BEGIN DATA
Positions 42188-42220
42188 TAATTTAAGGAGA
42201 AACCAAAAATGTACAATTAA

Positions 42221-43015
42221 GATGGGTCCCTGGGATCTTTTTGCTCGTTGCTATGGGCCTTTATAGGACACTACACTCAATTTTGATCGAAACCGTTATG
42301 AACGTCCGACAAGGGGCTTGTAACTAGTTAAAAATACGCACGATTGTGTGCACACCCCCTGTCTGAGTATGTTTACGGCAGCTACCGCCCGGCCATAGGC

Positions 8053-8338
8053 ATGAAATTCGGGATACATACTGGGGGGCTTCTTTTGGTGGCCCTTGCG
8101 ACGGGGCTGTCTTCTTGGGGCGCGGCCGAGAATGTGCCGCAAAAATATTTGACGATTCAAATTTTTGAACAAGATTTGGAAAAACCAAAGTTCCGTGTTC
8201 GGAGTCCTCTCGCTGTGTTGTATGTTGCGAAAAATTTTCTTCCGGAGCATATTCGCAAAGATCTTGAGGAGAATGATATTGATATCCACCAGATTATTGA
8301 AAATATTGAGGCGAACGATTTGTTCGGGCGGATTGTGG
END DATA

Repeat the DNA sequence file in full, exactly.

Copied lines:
Positions 42188-42220
42188 TAATTTAAGGAGA
42201 AACCAAAAATGTACAATTAA

Positions 42221-43015
42221 GATGGGTCCCTGGGATCTTTTTGCTCGTTGCTATGGGCCTTTATAGGACACTACACTCAATTTTGATCGAAACCGTTATG
42301 AACGTCCGACAAGGGGCTTGTAACTAGTTAAAAATACGCACGATTGTGTGCACACCCCCTGTCTGAGTATGTTTACGGCAGCTACCGCCCGGCCATAGGC

Positions 8053-8338
8053 ATGAAATTCGGGATACATACTGGGGGGCTTCTTTTGGTGGCCCTTGCG
8101 ACGGGGCTGTCTTCTTGGGGCGCGGCCGAGAATGTGCCGCAAAAATATTTGACGATTCAAATTTTTGAACAAGATTTGGAAAAACCAAAGTTCCGTGTTC
8201 GGAGTCCTCTCGCTGTGTTGTATGTTGCGAAAAATTTTCTTCCGGAGCATATTCGCAAAGATCTTGAGGAGAATGATATTGATATCCACCAGATTATTGA
8301 AAATATTGAGGCGAACGATTTGTTCGGGCGGATTGTGG